At this early stage in my disease, I sometimes feel embarrassed describing my symptoms. They feel so prosaic. I can’t mention a particular symptom without someone (often my wife Marja) saying, “I know what you mean; I have just the same thing.” What I want to say in return is, “Well, no … you don’t.” Usually, however, I hold my tongue.
The deficits I notice in my cognitive functioning are sometimes major, like getting lost or misestimating the church budget by $24,000, but more often they’re losing things or being slow on the computer or just plain confusion. The confusion isn’t necessarily obvious to anyone else, but I can feel myself getting lost in a process.
This morning, for instance, I got really confused just writing in my journal. A single page took me an hour and a half to write (without even going back much to edit). Ordinarily it would have taken me twenty minutes or less. But this morning I made several typos perhaps every line. I constantly left out words or phrases that I’d intended to write but didn’t. I’d go back to fix it and would shortly thereafter noticed that the way I fixed it was wrong, too. Sometimes it took me several minutes to finally fix a misplaced word or phrase.
I was sure that at one place in that journal entry, I’d written four bullet points onto the page. A few seconds later, though, I looked up and there were only three bullet points. I could have sworn there were four; apparently I’d gotten confused between deciding to write something and actually doing it. What I can’t describe very well is the sense of confusion, like living in a fog, not quite connecting with the world about me.
A couple of days ago, I wanted to insert some of the stories I’d written a few days earlier into the blogs I was currently writing. Because my memory is now so poor, I needed to make sure I hadn’t used those stories in previous posts. It meant reviewing a couple days worth of posts on the blog, several stories I was currently working on and several stories that were in my journal but not yet used.
I keep the journal, the working files and the posted files in three different folders. As I went back and forth between the three folders trying to compare the stories, I kept getting lost between the folders, getting confused about what I was trying to do, reading some files over and over and not reading others at all. There were only six or eight stories among eight or so short files, but I couldn’t remember which story was where. A ten-minute job took me at least half an hour. What was most difficult for me, again, was this sense of being lost in a familiar area. Why can’t I do this?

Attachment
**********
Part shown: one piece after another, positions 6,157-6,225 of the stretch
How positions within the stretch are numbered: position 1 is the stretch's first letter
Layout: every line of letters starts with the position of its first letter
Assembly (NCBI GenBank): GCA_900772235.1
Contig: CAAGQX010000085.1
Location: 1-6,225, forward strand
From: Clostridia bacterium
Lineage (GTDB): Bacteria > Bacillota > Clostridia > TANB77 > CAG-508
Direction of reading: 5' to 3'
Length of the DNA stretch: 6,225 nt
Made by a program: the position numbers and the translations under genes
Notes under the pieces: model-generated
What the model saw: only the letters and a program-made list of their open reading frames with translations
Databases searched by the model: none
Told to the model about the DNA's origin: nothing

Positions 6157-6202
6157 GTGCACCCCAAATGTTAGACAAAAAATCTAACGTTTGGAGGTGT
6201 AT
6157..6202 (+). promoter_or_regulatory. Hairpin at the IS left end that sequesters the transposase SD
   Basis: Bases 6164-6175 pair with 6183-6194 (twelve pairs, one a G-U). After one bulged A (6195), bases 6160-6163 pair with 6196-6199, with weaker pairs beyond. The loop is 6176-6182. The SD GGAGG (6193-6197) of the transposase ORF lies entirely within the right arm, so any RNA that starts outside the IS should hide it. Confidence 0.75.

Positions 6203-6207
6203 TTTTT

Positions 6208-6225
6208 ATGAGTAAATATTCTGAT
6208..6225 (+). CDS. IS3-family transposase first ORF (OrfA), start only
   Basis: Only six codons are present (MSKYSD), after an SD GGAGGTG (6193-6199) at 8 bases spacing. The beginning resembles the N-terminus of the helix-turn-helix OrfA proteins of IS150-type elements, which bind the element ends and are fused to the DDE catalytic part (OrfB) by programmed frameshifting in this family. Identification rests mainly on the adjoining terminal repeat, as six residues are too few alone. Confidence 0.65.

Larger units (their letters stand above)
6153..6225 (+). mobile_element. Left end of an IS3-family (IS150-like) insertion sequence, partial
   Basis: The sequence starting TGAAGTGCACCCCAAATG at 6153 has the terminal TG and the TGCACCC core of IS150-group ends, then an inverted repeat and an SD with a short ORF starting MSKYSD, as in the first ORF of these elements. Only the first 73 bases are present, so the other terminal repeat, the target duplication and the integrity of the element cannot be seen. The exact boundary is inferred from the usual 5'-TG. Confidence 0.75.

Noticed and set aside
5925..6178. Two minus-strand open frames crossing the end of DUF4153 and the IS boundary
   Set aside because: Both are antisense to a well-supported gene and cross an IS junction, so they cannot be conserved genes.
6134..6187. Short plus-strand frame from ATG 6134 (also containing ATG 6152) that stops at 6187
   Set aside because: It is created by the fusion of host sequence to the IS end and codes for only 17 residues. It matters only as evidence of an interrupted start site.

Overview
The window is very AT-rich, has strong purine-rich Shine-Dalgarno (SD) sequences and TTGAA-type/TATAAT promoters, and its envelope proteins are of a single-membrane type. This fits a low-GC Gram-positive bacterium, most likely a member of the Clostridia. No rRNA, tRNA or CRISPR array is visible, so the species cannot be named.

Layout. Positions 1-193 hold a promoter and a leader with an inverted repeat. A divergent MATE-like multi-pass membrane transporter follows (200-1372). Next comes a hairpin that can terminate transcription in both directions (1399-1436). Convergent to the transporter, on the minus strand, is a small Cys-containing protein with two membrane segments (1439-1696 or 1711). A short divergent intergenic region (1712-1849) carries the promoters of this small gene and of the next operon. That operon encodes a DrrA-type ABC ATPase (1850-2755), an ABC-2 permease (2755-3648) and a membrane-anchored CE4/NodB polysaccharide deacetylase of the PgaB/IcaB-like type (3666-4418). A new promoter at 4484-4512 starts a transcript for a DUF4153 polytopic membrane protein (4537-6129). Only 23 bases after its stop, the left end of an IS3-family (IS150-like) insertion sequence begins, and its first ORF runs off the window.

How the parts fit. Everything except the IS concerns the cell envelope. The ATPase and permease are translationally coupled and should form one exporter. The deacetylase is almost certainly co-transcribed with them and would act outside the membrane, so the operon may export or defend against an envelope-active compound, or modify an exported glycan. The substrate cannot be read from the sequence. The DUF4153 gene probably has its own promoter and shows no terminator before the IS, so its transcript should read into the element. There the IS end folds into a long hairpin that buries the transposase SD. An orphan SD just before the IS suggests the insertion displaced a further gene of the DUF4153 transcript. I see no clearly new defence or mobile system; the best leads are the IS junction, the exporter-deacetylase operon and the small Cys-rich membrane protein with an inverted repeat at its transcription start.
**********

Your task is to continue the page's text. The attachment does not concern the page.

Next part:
Another confusion: Some of the radio interviews scheduled for the coming weeks asked for Marja’s participation, too. When I’d written down the interviews on my calendar, however, I’d forgotten to indicate whether Marja had been invited. Only when Marja asked to which she should come did I realize I needed to keep track of it. So I went back and found the emails containing the requests; in one case I had to call the interviewer. Now I have to remember to write it down with future requests. It seems a little thing … and perhaps it is. But the little things build up.
And knowing that my cognitive functioning is impaired can create doubt about my thinking, for instance, did I lose my coat on the train coming back from Napa or was it stolen?
Nowadays, I lose things pretty often, for example, my sunglasses while in Napa or misplace things many times a day, so it no longer bothers me so much. But if I actually lost my coat (as opposed to having it taken), I’ve reached a much worse level of impairment than I was aware of. I remember taking the coat off the overhead rack exactly once on the trip, during a rest stop when it was drizzling. I specifically remember putting it back in its place, slightly damp. Then it was gone.
I searched for it everywhere, asked the conductors and at lost-and-found. So if I had lost it, it wasn’t in the train, which meant that I would have had to have taken it outside, taken it off, set it down, and left it there when I got up. I don’t remember doing anything like that. To lose something by misplacing it is one thing, but to have taken all those steps and not remember any of them is quite another.
I’d like to believe it was stolen. But it was an old coat, valuable only to an indigent person without a coat, and those folks don’t usually travel by train. More importantly, I’ve been on many 3-day Amtrak trips across the country and I’ve never even heard of any theft of any kind, despite the fact that computers, luggage, and other things are commonly left in plain view. Things just don’t get stolen on Amtrak.
It’s not so much the value of the coat that bothers me; I’ll get a new one from Value Village. It’s not that I don’t know this sort of thing will eventually be happening a lot. What bothers me is the uncertainty, the not knowing where I’m at. Did I blot the whole thing out? If I’m that far gone, what kind of precautions should I be taking? Should I be traveling alone? Should I be driving? Perhaps losing the coat shouldn’t matter, but it matters to me! How far along am I?